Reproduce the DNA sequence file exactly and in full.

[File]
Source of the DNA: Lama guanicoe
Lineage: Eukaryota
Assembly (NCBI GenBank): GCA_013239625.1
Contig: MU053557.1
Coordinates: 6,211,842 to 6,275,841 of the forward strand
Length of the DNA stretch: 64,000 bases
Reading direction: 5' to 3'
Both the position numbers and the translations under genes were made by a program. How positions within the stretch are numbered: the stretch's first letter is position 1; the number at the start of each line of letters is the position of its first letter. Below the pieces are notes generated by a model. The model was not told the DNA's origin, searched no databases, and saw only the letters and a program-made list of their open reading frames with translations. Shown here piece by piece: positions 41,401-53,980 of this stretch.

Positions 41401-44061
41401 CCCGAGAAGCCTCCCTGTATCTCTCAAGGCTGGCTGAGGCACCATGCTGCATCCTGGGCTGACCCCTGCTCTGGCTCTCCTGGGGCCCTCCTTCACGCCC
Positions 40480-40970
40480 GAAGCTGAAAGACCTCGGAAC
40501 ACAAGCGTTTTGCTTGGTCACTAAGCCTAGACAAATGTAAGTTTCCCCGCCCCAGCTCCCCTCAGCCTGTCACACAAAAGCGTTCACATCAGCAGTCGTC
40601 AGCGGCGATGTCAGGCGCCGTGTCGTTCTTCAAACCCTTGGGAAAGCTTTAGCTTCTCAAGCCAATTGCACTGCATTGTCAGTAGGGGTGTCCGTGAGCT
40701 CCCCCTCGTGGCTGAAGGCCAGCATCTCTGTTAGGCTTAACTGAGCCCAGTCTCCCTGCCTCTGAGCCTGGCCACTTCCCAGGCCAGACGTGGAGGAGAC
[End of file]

Source of the DNA: Lama guanicoe
Lineage: Eukaryota
Assembly (NCBI GenBank): GCA_013239625.1
Contig: MU053557.1
Coordinates: 6,211,842 to 6,275,841 of the forward strand
Length of the DNA stretch: 64,000 bases
Reading direction: 5' to 3'
Both the position numbers and the translations under genes were made by a program. How positions within the stretch are numbered: the stretch's first letter is position 1; the number at the start of each line of letters is the position of its first letter. Below the pieces are notes generated by a model. The model was not told the DNA's origin, searched no databases, and saw only the letters and a program-made list of their open reading frames with translations. Shown here piece by piece: positions 41,401-53,980 of this stretch.

Positions 41401-44061
41401 CCCGAGAAGCCTCCCTGTATCTCTCAAGGCTGGCTGAGGCACCATGCTGCATCCTGGGCTGACCCCTGCTCTGGCTCTCCTGGGGCCCTCCTTCACGCCC
Positions 40480-40970
40480 GAAGCTGAAAGACCTCGGAAC
40501 ACAAGCGTTTTGCTTGGTCACTAAGCCTAGACAAATGTAAGTTTCCCCGCCCCAGCTCCCCTCAGCCTGTCACACAAAAGCGTTCACATCAGCAGTCGTC
40601 AGCGGCGATGTCAGGCGCCGTGTCGTTCTTCAAACCCTTGGGAAAGCTTTAGCTTCTCAAGCCAATTGCACTGCATTGTCAGTAGGGGTGTCCGTGAGCT
40701 CCCCCTCGTGGCTGAAGGCCAGCATCTCTGTTAGGCTTAACTGAGCCCAGTCTCCCTGCCTCTGAGCCTGGCCACTTCCCAGGCCAGACGTGGAGGAGAC